The conference room in the Central Bureau was so quiet that an outsider would have thought it was empty. Far from it. It was full to capacity but the members of the Central Committee were unusually quiet. They knew that the President was going to make a momentous announcement.
     “Colleagues! I will give you the report as I have it. While I speak there may be a change in the situation,” the President paused to get his papers in order and then continued. “Two spacecraft are approaching us. One is in fact orbiting our planet while the other is still far away. We guess that they are coming from our neighbouring planet. How should we react? Number One, your views please.”

     Number One was in charge of defence. He was known for his courage and wisdom. “Sir, if we wish we can totally destroy these spacecraft with our missiles. But that won’t make us any wiser. We do not have the capacity to render these craft unoperational in space; but should they land we can render them ineffective anytime we choose. Our reports say that they do not contain living beings, they only have instruments.”
     “Number Two, your opinion please,” the President asked the scientist on the committee.

     “I recommend non-interference and passive observation. Since we do not know the power of the senders of these spacecraft, and we are still in the dark about their intentions, it is wise not to reveal our existence. If we destroy these spaceships or render them ineffective, we might reveal our existence.”
     The President looked at Number Three, a social scientist. He rarely agreed with Number Two. But this was one of those rare occasions when he did.

     “I agree with Number Two, sir. In fact I will go so far as to say that we should keep our surface activities to the minimum, thus creating the impression that there’s no life on this planet. Fortunately, our surface conditions do give that impression.”

     Before the President could speak his personal telephone rang. He lifted the receiver and listened quietly for a minute.

     “Colleagues!” he announced, “the first spacecraft has landed.”
     It was a red letter day in Tilloo’s life—the day he was waiting for. For his father had at last taken him to the Control Room. From here he could see the alien spacecraft on his TV screen.

     “What a funny looking thing, Daddy! What does it contain?” Tilloo asked.

     His father shook his head, “Can’t say for sure. We are only allowed to observe it from far. But we control all its parts and can exercise our power if it is up to any mischief.” He pointed to an impressive panel with several coloured buttons on it. Tilloo looked at them wistfully.

     “Look, it’s up to something, Daddy,” Tilloo suddenly noted some movement in the spacecraft. Others in the Control Room saw it too. All eyes were now glued to the screen.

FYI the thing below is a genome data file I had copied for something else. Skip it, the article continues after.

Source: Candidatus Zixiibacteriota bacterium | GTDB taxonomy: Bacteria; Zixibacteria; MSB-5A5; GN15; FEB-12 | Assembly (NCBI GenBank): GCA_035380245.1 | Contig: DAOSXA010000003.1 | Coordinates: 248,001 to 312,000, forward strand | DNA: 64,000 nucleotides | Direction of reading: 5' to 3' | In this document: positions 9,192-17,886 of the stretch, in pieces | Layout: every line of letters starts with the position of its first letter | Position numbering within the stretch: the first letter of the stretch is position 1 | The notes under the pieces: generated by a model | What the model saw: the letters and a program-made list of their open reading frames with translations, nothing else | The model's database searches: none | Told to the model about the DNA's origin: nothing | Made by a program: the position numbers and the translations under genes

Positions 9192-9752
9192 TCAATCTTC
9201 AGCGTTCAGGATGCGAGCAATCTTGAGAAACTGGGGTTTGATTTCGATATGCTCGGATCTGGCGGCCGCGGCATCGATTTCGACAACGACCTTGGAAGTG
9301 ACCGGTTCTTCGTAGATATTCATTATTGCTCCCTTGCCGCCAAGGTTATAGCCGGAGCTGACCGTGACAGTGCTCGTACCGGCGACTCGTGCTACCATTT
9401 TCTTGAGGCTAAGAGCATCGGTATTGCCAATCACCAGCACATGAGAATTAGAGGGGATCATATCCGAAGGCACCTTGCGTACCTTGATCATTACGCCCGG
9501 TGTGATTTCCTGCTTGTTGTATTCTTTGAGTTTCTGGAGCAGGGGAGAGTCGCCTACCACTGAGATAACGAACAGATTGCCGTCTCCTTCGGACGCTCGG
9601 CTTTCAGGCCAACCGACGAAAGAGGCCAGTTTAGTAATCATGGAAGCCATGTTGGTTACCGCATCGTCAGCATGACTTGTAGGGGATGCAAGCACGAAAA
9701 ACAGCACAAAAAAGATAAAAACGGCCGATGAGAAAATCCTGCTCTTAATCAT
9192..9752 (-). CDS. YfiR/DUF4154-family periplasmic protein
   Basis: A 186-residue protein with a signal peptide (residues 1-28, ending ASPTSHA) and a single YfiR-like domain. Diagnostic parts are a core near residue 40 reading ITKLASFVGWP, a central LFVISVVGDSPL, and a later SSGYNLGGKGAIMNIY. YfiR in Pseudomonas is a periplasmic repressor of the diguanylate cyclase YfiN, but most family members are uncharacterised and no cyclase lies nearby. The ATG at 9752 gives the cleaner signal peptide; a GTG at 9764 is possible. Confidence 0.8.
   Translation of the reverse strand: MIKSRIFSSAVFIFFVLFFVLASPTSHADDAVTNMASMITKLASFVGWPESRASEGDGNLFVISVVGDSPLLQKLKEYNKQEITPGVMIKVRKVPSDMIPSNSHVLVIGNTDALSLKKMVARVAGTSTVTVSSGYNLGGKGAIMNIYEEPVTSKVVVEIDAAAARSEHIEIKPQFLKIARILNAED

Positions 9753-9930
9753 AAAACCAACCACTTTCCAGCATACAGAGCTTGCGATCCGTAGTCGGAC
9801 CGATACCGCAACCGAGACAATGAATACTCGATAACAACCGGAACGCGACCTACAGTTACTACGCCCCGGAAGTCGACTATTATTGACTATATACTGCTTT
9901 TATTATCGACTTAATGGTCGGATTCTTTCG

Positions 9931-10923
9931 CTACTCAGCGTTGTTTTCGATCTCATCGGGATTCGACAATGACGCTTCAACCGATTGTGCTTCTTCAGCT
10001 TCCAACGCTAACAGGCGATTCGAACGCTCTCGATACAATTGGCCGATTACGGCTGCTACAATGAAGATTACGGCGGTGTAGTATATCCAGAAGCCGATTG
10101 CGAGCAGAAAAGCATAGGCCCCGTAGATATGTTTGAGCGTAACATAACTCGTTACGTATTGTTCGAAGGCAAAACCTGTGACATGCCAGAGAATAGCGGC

A mechanical hand was emerging from the spacecraft. It was approaching the surface of the planet. It bent and touched the soil. What was it up to? People crowded towards the screen for a closer look. The telescopic lens of the TV camera zoomed in to the tip of the mechanical hand.

     Tilloo was staring at the control panel and its attractive buttons. An irresistible desire got hold of him to press the most prominent of all buttons, the red one. He moved...

     There was a shrill whistle and Tilloo found himself the centre of attention. His father pulled him away roughly and restored the red button to neutral position. But the damage was done.

     The mechanical hand from the spacecraft ceased to work.
     At a press conference held by NASA, a scientist was briefing the world press:
         ... Everything has been going on smoothly with the Viking Mission. There is a small hitch. The mechanical hand which was to dig out the Martian soil for examination has developed a malfunction... We don’t know the cause but our technicians are confident they’ll sort it out...
     And shortly afterwards there was another press release from NASA:
         ... The mechanical hand is working again, thanks to the efforts of our technicians. Soil samples are being collected and examined... Soon we will know the answer to the question whether there is life on Mars.

     Life on Mars? Of all the planets in our solar system, Mars is nearest in location and physical conditions to our Earth. So the scientists behind the Viking Mission were hopeful of finding life on Mars. But they were in for a disappointment.

     The Viking Mission found no signs of life on Mars.
Listen to the lesson "An Alien Hand":
National Council of Educational Research and Training (2007). Supplementary. An Alien Hand - Jayant Narlikar (66-73). Published at the Publication Division by the Secretary, National Council of Educational Research and Training, Sri Aurobindo Marg, New Delhi.